So, what’s enough?
It seems like getting less than 7 hours of sleep, even if just by 30 minutes, can increase chances of health issues. It seems like the sweet spot for adults is at least 7 and 7.5 hours, and no more than 9-10 hours15.
What can you do for better sleep?
Sleeping better sounds great, but what can you do to achieve that?
- Keep a regular sleep schedule. Stay consistent in the times you go to bed and wake up, even if it’s a weekend. To get a sense of your sleep habits, keep a sleep journal, recording when you wake up and go to bed every night16.
- Make a bedtime ritual. Having a ritual, which is made up of multiple actions you take consistently before bed, can help you sleep better and fall asleep quicker17. Stay consistent with your routine, but feel free to modify it until you find a routine that works.
- Make sure your room is dark. Artificial light, like a TV or nightlight, even in small amounts, may lead to weight gain18.
- Check it’s not too hot. Your temperature will drop as you fall asleep, so if your surroundings are too cool or too hot, you won’t sleep as well. Stick to sleeping at room temperatures of 15.6 to 19.4 oC (60-67 degrees Fahrenheit)19.
- No snacking if you’re heading to bed. Finish your food 2-3 hours before going to sleep, as if you eat later than that, you may sleep worse, especially if you have acid reflux or indigestion20.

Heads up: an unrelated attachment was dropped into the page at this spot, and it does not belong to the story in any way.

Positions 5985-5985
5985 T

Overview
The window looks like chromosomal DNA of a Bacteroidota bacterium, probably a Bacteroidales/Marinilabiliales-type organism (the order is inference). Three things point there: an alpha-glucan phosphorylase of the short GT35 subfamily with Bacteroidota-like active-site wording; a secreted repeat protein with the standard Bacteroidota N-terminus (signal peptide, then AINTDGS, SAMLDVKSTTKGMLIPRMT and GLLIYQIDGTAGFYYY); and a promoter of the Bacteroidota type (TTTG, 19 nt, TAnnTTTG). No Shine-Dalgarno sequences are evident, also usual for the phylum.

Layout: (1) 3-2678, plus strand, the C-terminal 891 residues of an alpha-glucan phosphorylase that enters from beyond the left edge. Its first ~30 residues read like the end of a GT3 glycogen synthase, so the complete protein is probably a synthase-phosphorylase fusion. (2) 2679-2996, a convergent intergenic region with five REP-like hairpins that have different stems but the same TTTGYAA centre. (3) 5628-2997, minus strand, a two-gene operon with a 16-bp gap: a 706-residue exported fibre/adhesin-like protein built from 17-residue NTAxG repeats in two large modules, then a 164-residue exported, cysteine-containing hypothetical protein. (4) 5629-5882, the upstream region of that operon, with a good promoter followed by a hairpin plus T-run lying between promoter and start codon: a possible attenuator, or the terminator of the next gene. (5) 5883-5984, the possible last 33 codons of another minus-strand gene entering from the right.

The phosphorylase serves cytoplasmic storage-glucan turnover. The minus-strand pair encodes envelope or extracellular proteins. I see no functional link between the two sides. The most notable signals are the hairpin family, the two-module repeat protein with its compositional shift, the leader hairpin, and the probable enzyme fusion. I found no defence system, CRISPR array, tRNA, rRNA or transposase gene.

- Exercise regularly. Regular exercise has been shown to decrease how long it takes for you to fall asleep, and it makes you sleep better21.
- Consider an omega-3 supplement. Low levels of a certain type of omega-3 fatty acid, called DHA, is associated with lower levels of melatonin, a key hormone for sleep22,23. For a great omega-3 supplement, look no further than Maxler Omega-3 Gold, which contains 330 mg of omega-3s.
Melatonin – sleeping better
If you’re looking for another tip, consider a melatonin supplement before sleep. Melatonin is the main hormone secreted by the pineal gland24. Supplementing it has been shown to help promote falling asleep and staying asleep25.
Try Maxler vegan-friendly melatonin supplements for a better night’s sleep.
Maxler Melatonin Tablets are great for trying melatonin, as they contain 3mg of melatonin.
Maxler Sleep Gummies with Melatonin additionally contain Vitamin B6, which may improve dream recall and help treat insomnia in complex with melatonin. Passion fruit flower extract has also been shown to be a powerful sleep inducer. The gummies are perfect for adults, teens and children.
Maxler Liquid Melatonin drops contain 5mg of melatonin per serving and have a pleasant cherry-vanilla flavor and are perfect if you’re not a fan of tablets. The drop form makes it easy to cut down the dosage should you need to.
If you’re looking for another tip, consider a magnesium supplement. Magnesium serves as a powerful stress relaxant, supporting healthy sleep. Try Maxler Chelated Magnesium. It contains 375 mg of magnesium per serving with Vitamin B6 added for better absorption.